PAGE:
The relative restraint with which the mainstream press handled prostitution allegations vexed conservative media watchdogs like the Media Research Center.

Then, in mid-February, something shifted. First, on Friday, February 15, the Post splashed a juicy headline across its site: “FBI Probing Allegations Sen. Menendez Patronized Prostitutes In Dominican Republic.” The following day, a variation of the story ran on page one of the paper. The probe had been public for weeks by this point. The Post added no new information on the prostitution front, except that the FBI had sent agents to the Dominican Republic to interview witnesses, and that it had “found no evidence to support the claim.” Some might argue that the FBI failing to substantiate unsubstantiated allegations, especially of the sort that can destroy a person’s reputation, is hardly grounds for rehashing them on A1. But other outlets followed suit, including Politico and The Hill, which ran pieces based on the Post’s reporting; the following Monday, CBS aired its segment, which “confirmed” an investigation was underway.

Most of these reports explained that the FBI had found little or no evidence to support the prostitution allegations. But the bold-face headlines hyping an official probe gave these claims new credibility; meanwhile, the better-founded allegations about Menendez using his influence to benefit a major donor became B-matter.

The shift in tone since has been palpable. While there have been few new developments in the case, over the last two weeks the mainstream press has run dozens of stories, columns, and blog posts about Menendez’s plummeting approval ratings, his response to the scandal, and the potential fallout. Most toss in the prostitution allegations with little or no context. “Unsubstantiated” has morphed into “allegedly”—as in, “Menendez is in hot water for flying to the Dominican Republic with Melgen, allegedly to visit prostitutes,” full stop. Rather than tell the backstory, many journalists mention offhandedly that Menendez “has denied” the allegations—or, worse, link to The Daily Caller report.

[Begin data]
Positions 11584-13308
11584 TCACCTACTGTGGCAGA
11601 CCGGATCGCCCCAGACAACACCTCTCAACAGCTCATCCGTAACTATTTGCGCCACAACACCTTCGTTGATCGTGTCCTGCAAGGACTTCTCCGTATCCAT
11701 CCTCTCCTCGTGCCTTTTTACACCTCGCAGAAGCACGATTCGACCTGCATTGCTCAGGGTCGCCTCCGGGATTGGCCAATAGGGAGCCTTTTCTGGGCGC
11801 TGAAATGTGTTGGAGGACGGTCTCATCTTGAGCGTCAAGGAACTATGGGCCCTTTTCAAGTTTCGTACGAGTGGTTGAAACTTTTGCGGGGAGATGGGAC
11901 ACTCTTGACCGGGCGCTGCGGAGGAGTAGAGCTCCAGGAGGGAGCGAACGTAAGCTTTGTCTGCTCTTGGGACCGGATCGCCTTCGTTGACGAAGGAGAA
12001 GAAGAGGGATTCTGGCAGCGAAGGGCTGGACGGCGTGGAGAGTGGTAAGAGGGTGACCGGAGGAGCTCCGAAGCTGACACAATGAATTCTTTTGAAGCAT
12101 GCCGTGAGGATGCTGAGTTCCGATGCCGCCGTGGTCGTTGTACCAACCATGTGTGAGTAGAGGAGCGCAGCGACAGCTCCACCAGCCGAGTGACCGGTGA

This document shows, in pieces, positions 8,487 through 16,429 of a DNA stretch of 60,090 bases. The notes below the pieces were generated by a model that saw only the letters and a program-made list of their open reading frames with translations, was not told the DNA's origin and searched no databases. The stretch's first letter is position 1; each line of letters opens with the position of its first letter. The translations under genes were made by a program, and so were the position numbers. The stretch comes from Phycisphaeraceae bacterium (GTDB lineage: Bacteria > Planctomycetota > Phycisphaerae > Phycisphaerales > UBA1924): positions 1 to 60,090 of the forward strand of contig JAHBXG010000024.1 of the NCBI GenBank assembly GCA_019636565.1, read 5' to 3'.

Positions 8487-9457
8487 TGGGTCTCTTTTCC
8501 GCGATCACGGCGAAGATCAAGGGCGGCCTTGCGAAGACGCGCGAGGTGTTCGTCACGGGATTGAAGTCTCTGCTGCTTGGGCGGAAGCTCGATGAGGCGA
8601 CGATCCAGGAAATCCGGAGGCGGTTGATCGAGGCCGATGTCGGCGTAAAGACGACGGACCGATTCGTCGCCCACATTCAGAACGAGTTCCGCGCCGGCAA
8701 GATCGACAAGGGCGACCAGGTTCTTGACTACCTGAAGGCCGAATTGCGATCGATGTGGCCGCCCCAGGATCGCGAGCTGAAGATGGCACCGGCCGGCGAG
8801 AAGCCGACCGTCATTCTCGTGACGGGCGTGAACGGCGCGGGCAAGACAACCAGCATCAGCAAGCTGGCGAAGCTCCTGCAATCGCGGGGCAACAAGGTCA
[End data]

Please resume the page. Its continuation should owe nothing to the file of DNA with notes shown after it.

Those who do set the allegations in context find themselves in a thorny predicament. CNN recently sent Drew Griffin to Santo Domingo to investigate the Menendez affair. After knocking on the door of a brothel, which presumably has some connection to the Menendez case—and having it shut in his face—Griffin explains that no one, including the FBI, has been able to confirm the anonymous emailer’s account:

It appeared the matter was pretty much dropped until more emails began arriving. The author, someone calling himself Peter Williams, even wrote to a CNN reporter last month… CNN responded asking Peter Williams to meet us anywhere, even here in Santo Domingo, to give us proof that any of his allegations were true. We have since sent six emails to P. Williams. The response? Silence.

It’s a striking moment of journalistic candor. Griffin is essentially telling viewers that the allegations, which had been dismissed as unfounded, were later deemed worthy of coverage—merely because they kept circulating. Never mind that the evidence was (in CNN’s words) “skimpy” or that the tipster’s MO had only grown shadier.

At another point in the segment, Griffin pointedly wonders whether the sexual allegations could be “one big slander campaign aimed at baiting a scandal-hungry press into saying or printing the name of U.S. Senator Bob Menendez, teenage prostitution, and Caribbean sex parties all in one sentence.” Good question. Maybe he should have asked it before banging on a brothel door with a camera crew in tow.

Follow @USProjectCJR for more posts from this author and the rest of the United States Project team.

If you'd like to get email from CJR writers and editors, add your email address to our newsletter roll and we'll be in touch.

Mariah Blake writes for the United States Project, CJR's politics and policy desk. She is based in Washington, DC, and her work has appeared in The Atlantic, The New Republic, Foreign Policy, Salon, The Washington Monthly, and CJR, among other publications.